Some of the best-trained puppies in town represented the Service Dog Academy at the annual American Diabetes Association Expo at the Washington State Convention Center on April 21st. Cooper, a 6-month old labrador who started alerting at 4-months-old wowed everyone with his manners and sniffing abilities! Cecelia and her gentle giant, Marduk, the world’s first narcolepsy alert Great Dane stole the show, and Judith and Citka long-time students at Service Dog Academy were an impressive showing of how the initial training done through our program has lasted throughout the years.

It’s rare to see four young dogs together in a space no bigger than a bathroom have the ability to remain completely focused on their handlers, and calmly accepting of all the human attendees who couldn’t wait to greet and pet them. At times, there was loud music and dancing going on just a few feet away, and from time to time strange-looking creatures would walk by – this is, for example, a person in a giant kidney costume!


Liame ignores the giant kidney behind him

 
Those great socialization opportunities and resistance to distraction is just the kind of training that our puppy training classes at our West Seattle dog-training studio teach. Not only were these pups taught proper manners and socialization, each continued their puppy school education through our medical alert training program to become full-fledged service dogs.

It was a long, full, day and with all those improvisational service dogs in the house something was bound to happen! Members of the diabetic community were able to witness first-hand some of these impressive dogs in action.  Liame alerted his owner with a paw swipe that her sugar was dropping, Citka alerted two members of the public via a nose bump that they were running high, and Cooper only 6 months old at the time, with his good puppy manners managed to resist temptation to play with the other dogs.

Cecelia and Marduk had an incredible story of their own to share about trip to the convention center that morning. While on the bus, Marduk alerted Cecelia with a nose bump that a cataplectic episode, a form of narcolepsy, was imminent. She had just enough time to have him lay across her lap so that when she did doze off, she was safely seated and protected by him.  It’s understandable why Judith, Citka’s owner, would say, “I never go anywhere without him”.  These dogs truly are life-savers.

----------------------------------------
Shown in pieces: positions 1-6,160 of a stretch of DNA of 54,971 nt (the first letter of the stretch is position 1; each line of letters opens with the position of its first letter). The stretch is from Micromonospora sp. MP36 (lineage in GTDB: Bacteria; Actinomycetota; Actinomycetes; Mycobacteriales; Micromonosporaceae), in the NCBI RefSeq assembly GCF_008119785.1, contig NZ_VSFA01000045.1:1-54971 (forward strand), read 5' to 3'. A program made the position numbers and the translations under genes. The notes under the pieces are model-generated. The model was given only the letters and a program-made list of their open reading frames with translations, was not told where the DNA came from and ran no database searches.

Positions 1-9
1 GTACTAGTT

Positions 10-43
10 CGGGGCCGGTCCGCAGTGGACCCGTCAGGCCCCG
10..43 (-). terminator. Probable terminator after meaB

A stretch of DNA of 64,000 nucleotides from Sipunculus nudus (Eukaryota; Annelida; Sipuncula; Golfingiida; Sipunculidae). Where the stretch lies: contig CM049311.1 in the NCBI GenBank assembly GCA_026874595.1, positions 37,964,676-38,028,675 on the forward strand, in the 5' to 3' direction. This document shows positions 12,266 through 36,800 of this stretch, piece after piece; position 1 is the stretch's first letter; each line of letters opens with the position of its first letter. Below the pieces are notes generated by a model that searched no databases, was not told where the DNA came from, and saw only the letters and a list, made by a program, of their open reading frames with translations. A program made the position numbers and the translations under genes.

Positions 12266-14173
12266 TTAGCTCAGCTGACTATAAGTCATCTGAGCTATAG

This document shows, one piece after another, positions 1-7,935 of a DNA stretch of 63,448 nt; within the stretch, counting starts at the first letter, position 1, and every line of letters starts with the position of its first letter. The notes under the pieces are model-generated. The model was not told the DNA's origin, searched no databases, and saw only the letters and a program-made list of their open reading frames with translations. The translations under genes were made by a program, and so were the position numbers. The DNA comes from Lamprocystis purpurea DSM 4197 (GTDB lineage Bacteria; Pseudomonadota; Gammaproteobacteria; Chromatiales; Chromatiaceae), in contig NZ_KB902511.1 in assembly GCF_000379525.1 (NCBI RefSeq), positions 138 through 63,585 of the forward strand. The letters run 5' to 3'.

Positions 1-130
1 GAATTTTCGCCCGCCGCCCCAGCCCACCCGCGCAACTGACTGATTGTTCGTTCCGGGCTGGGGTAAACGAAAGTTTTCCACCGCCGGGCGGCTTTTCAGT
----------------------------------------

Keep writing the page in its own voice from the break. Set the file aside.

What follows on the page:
There wasn’t just action at our booth, Mary McNeight, CPDT-KA, BGS director of training and behavior at Service Dog Academy, gave a well-received lecture at one of the Expo’s breakout stages to the public about the myths surrounding diabetic alert dogs. The presentation ran well over it’s 45-minute allotment from all the questions and comments from the audience afterward.

Here are some of the highlights from the presentation titled Diabetic Alert Dogs: Myth Vs. Reality:

Myth:Im a type 2 diabetic and consequently don’t go low.  I don’t need to train for low blood sugar.

Reality: Most of the type 2 individuals who come into classes find out when they start to train for low blood sugar first, they actually go low 1-5 times per day but didn’t know about it until the dog started to alert them.

Myth:Im a type 2 diabetic and consequently don’t go low.  I don’t need to train for low blood sugar.

Reality: Most of the type 2 individuals who come into classes find out when they start to train for low blood sugar first, they actually go low 1-5 times per day but didn’t know about it until the dog started to alert them.

Myth:Im a type 2 diabetic and consequently don’t go low.  I don’t need to train for low blood sugar.

Reality: Most of the type 2 individuals who come into classes find out when they start to train for low blood sugar first, they actually go low 1-5 times per day but didn’t know about it until the dog started to alert them.

Myth: A diabetic alert dog will either require you to test lest often or not test at all

Reality: Our students find that their dogs actually pick up on more lows and highs than any device they have owned, which actually means MORE testing. For example if dog alerts to a high, you will have to test to see how much insulin to give yourself

Myth: Diabetic alert dogs can only be trained for type 1 diabetics.

Reality: Dogs can be trained to alert for type 1, 2, 1.5, and hypoglycemia.

Myth: Diabetic alert dogs under six months of age are not reliable alerters.

Reality: They can sometimes be incredibly reliable as long as they are properly trained.